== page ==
Money and faith present conflict between scarcity and abundance, Schut says

July 14, 2009

A person's relationship to money is fundamentally a spiritual question: "Do we experience life from a place of abundance or do we experience it in scarcity?" said Michael Schut to a handful of people July 14 in a presentation at the Studio 8 Discovery Center in Anaheim, California.

"We have this faith that supposedly says there is abundance, and we have this culture that at every turn says there is not enough and that you are not OK as you are," said Schut.

The presentation, "Money and Faith: The Search for Enough," was based on a book of the same name compiled and edited by Schut, associate program officer for economic and environmental affairs in the Episcopal Church Center's Advocacy Center. (Popular environmentalist and writer Bill McKibben, Miami Herald columnist Dave Barry and former Roman Catholic priest and former president of Haiti Jean-Bertrand Aristide are all listed as contributors to the book.)

Schut's message echoed remarks made by Archbishop of Canterbury Rowan Williams at the July 8 Christian Faithfulness in the Global Economic Crisis forum when he suggested the world look for other ways besides money to measure wealth.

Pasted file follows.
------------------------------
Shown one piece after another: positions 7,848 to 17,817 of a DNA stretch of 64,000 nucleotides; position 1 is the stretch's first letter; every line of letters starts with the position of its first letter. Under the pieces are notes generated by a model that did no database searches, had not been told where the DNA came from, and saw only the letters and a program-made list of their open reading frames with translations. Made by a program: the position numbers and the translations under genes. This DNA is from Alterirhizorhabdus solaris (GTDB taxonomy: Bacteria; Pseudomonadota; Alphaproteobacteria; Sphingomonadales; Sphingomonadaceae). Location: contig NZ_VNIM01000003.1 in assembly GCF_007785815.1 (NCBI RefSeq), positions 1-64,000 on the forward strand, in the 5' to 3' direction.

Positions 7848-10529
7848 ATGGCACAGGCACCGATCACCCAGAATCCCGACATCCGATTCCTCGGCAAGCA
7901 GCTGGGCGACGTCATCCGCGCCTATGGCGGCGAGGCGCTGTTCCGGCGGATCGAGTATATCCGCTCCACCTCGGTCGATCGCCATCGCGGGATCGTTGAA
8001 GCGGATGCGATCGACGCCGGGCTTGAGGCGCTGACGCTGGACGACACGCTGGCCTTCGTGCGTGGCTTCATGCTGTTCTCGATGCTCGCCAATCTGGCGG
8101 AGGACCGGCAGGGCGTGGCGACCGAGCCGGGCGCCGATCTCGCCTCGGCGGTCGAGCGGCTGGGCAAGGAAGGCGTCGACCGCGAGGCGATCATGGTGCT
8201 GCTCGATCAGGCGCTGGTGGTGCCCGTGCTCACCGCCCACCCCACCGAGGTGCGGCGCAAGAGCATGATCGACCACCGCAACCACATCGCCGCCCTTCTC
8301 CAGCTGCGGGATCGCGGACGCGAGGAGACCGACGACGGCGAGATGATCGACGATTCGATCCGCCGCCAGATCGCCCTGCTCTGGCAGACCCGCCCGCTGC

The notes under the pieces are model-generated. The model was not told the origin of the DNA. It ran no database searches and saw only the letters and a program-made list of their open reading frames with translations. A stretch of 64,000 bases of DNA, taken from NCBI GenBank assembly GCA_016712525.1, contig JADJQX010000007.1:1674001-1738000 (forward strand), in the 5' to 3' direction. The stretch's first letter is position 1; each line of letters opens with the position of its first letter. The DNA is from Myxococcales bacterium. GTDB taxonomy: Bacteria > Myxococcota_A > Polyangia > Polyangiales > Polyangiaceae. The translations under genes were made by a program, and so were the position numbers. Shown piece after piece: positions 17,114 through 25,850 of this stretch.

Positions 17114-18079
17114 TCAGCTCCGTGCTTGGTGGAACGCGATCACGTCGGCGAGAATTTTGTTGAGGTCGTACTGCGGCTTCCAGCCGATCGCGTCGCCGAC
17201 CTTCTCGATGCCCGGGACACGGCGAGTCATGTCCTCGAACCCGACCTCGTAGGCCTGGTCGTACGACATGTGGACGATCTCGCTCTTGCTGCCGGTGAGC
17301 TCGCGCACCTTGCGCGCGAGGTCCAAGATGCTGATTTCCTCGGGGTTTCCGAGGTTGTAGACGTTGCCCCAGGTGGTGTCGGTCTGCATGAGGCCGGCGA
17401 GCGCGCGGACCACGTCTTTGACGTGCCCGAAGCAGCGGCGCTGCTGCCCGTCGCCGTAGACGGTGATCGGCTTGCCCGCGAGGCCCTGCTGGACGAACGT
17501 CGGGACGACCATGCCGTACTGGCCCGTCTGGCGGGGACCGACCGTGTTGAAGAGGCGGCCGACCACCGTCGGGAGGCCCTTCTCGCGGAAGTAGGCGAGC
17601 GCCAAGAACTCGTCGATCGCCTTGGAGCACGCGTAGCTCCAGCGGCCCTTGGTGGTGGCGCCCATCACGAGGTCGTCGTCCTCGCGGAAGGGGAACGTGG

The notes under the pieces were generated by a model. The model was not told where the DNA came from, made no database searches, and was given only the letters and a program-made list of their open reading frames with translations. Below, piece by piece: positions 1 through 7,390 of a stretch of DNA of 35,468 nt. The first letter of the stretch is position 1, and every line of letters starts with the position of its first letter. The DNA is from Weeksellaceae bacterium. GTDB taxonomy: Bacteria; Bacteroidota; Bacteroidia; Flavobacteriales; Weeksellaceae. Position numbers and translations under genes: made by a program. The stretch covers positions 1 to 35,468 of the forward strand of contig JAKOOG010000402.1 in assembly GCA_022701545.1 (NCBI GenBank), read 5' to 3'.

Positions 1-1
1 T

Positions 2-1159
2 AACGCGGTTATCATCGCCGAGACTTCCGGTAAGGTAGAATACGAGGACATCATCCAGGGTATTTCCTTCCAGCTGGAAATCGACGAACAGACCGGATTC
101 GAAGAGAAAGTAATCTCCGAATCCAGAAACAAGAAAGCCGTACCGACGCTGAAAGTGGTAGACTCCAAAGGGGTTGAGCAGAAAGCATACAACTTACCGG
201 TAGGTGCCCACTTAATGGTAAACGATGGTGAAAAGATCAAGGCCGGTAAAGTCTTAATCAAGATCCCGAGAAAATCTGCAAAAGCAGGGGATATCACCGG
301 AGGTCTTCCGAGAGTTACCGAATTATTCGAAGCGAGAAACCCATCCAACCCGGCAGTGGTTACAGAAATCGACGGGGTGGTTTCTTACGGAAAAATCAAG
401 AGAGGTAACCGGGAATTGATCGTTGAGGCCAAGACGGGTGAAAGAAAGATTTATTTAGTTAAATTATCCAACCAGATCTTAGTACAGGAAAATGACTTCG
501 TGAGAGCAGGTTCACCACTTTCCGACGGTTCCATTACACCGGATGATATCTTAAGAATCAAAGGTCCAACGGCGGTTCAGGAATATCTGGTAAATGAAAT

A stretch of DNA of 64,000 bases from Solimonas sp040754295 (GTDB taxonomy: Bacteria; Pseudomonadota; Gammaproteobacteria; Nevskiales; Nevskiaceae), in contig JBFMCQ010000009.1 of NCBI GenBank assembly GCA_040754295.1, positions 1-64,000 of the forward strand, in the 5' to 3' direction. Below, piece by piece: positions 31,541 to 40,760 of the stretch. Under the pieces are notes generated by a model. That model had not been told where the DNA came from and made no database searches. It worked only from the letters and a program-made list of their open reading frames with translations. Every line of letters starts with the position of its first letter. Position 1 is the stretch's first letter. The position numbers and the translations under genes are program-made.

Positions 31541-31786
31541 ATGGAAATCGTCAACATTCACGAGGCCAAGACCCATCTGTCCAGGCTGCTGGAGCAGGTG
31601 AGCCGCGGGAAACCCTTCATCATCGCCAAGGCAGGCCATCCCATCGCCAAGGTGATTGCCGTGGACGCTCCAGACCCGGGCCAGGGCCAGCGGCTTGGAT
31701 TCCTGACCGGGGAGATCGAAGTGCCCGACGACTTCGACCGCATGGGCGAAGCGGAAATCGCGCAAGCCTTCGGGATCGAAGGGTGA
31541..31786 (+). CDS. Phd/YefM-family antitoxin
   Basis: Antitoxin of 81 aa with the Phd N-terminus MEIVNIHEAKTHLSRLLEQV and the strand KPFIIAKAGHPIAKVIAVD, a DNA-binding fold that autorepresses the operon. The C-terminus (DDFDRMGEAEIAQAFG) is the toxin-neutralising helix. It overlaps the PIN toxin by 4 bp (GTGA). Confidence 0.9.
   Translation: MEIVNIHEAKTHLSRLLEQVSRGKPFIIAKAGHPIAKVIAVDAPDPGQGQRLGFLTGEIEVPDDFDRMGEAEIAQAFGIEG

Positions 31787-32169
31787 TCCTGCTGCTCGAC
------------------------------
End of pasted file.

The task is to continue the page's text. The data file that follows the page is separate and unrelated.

To do so, Schut said, requires challenging some of our most basic assumptions, and employing methods other than gross domestic product (GDP) to measure growth that adjusts for social and environmental costs and that assesses the value of volunteers, for example.

Other basic and easy steps toward a more sustainable economy that can be practiced on a personal level include setting work aside on the Sabbath, which signals a "radical act of abundance" in saying there is enough time and that a person doesn't have to produce anything on that day. Another way is to tithe, which says you have enough and believe you will be taken care of, Schut said.

Studio 8 has programmed speakers for every day of General Convention. The studio was designed by the Discovery Center, partnership between the Christian Education Network of Province 8 and the Episcopal Church Center Adult Formation Office. Through Studio 8, the center offers traditional Christian formation resources, plus theatre, spiritual and technology space, representing the intersection of culture, media, technology and faith. The Episcopal Church’s Province VIII covers the western U.S.